1. Are the provisions of Community law, in particular those on data protection, to be interpreted as precluding national rules which require a State body to collect and pass on data on income for the purpose of publishing the names and income of employees of:

(a) a regional or local authority,

(b) a broadcasting organisation governed by public law,

(c) a national central bank,

(d) a statutory body representing its members' interests,

(e) a partially State-controlled undertaking?

2. If the answer to at least part of the above question is in the affirmative:Are the provisions precluding the abovementioned national rules directly applicable, in the sense that persons obliged to disclose data may rely on them in order to prevent the application of conflicting national rules?

Facts and questions submitted in Cases C-138/01 and C-139/01

20. Ms Christa Neukomm and Mr Josef Lauermann are employees of ÖRF, which pays them a salary above the threshold set in Paragraph 8 of the BezBegrBVG. Under that provision, ÖRF is therefore required to give the Rechnungshof the data relating to their pay.

21. Ms Neukomm and Mr Lauermann both applied, separately, to the Arbeits- und Sozialgericht, Vienna, and to the Landesgericht, St Pölten, seeking emergency measures to prevent ÖRF from passing on their data with their names. In support of their applications, so far as concerns this case, the applicants alleged breach of their fundamental rights (in particular the right to respect for private life as laid down in Article 8 of the ECHR) and of the provisions of the Directive. In the course of the two proceedings, the ÖRF ─ although asking for the applications to be dimissed, ─ declared that it took the same standpoint as its own employees.

22. The two courts dismissed the applicants' claims by decisions that were subsequently upheld on appeal by the Oberlandesgericht, Vienna. The applicants then appealed in cassation against the decisions at second instance to the Oberster Gerichtshof which ─ referring to the questions already put by the Verfassungsgerichtshof ─ decided to stay proceedings and refer to the Court the following questions for a preliminary ruling:

1. Are the provisions of Community law, in particular those on data protection [Articles 1, 2, 6, 7 and 22 of Directive 95/46/EC in conjunction with Article 6 (ex Article F) of the EU Treaty and with Article 8 of the European Convention for the Protection of Human Rights], to be interpreted as precluding national rules which require a broadcasting organisation governed by public law acting as an entity recognised by law to pass on data concerning the incomes of its employees and a State body to collect and to pass on such data for the purpose of publishing the names and incomes of those employees.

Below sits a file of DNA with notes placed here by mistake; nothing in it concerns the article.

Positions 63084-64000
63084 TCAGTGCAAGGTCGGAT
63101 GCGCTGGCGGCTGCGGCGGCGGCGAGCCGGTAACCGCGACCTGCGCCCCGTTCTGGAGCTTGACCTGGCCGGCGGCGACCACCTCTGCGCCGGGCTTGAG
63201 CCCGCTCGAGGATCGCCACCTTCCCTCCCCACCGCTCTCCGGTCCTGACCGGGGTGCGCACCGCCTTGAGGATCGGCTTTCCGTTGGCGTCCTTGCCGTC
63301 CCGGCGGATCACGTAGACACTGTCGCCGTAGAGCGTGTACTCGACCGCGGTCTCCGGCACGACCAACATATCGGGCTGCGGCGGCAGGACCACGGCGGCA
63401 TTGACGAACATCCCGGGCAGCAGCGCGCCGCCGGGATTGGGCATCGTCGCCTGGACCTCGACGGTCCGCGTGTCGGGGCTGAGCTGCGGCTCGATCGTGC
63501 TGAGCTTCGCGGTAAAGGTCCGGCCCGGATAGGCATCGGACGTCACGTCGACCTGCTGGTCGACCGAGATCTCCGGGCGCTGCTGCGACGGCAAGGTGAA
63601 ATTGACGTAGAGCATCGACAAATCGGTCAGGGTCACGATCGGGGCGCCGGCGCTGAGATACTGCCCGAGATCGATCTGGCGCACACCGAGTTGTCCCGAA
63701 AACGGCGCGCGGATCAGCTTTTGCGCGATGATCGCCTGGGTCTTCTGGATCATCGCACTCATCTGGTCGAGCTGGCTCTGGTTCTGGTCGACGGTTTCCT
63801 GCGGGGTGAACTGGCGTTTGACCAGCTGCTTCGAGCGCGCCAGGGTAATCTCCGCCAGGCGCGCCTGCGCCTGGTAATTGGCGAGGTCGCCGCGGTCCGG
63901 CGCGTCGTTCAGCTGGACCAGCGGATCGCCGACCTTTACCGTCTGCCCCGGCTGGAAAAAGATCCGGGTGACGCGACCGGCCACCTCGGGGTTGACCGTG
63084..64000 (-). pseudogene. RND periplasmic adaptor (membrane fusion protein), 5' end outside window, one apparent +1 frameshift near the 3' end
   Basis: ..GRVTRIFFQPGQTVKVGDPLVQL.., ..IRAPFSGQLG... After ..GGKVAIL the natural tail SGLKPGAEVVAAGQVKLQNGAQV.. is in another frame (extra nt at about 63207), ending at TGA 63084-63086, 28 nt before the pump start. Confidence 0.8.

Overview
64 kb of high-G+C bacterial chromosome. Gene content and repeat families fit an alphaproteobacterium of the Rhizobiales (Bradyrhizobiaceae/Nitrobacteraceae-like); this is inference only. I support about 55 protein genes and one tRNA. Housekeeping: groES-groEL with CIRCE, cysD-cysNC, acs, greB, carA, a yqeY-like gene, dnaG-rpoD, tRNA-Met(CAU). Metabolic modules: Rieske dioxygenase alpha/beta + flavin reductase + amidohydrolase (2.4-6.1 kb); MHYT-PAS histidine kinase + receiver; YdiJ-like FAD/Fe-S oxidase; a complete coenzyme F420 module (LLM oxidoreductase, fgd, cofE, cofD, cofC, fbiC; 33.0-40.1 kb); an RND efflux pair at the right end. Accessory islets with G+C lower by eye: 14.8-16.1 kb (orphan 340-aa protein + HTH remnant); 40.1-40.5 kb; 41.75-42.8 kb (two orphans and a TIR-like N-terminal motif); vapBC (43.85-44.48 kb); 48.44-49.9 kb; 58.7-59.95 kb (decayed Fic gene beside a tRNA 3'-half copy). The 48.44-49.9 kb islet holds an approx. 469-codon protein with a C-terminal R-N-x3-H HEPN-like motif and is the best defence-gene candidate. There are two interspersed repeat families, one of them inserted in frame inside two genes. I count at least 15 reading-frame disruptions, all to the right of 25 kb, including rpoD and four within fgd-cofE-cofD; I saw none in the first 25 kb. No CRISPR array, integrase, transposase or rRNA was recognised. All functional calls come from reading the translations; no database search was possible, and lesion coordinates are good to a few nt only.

2. If the Court of Justice of the European Communities answers the question put in the affirmative: are the provisions precluding national rules as described above directly applicable, in the sense that the entity obliged to disclose data may rely on them in order to prevent the application of conflicting national rules and therefore may not rely upon an obligation imposed by national law as regards the employees concerned by the disclosure

.

Proceedings before the Court

23. In Case C-465/00, observations were submitted by the parties to the main proceedings, the Commission and the Governments of Austria, Denmark, Finland, Italy, the Netherlands, Sweden and the United Kingdom whilst, in Cases C-138/01 and C-139/01, joined by order of 17 May 2001, observations were submitted by the Commission and the Governments of Austria, Italy, the Netherlands, Sweden and the United Kingdom.

24. A joint hearing in the three cases was held on 18 June 2002, in which the Commune of Kaltenleutgeben, the Land Niederösterreich, the Österreichische Nationalbank, Austrian Airlines, ÖRF, the Commission and the Governments of Austria, Finland, Italy, the Netherlands and Sweden participated.

Legal analysis

25. As has been seen, essentially the same questions are put to the Court in all three cases: a question on the compatibility of rules such as those of Austria with the provisions of the Directive and with the general principles of Community law regarding privacy; and a second, alternative, question on the direct effect of the Community provisions with which, in the analysis of the first question, those rules may be found to be incompatible.

26. In answering the questions set out in the three orders for reference (which I shall of course discuss together), it is therefore necessary to consider, first, whether national rules such as those at issue are compatible with the provisions of the Directive and, second, whether such rules infringe the general principles of Community law regarding privacy. Then, if it is found that those rules do infringe the provisions of the Directive or the principles concerning privacy, it will then be necessary to consider also whether those provisions and principles are directly applicable.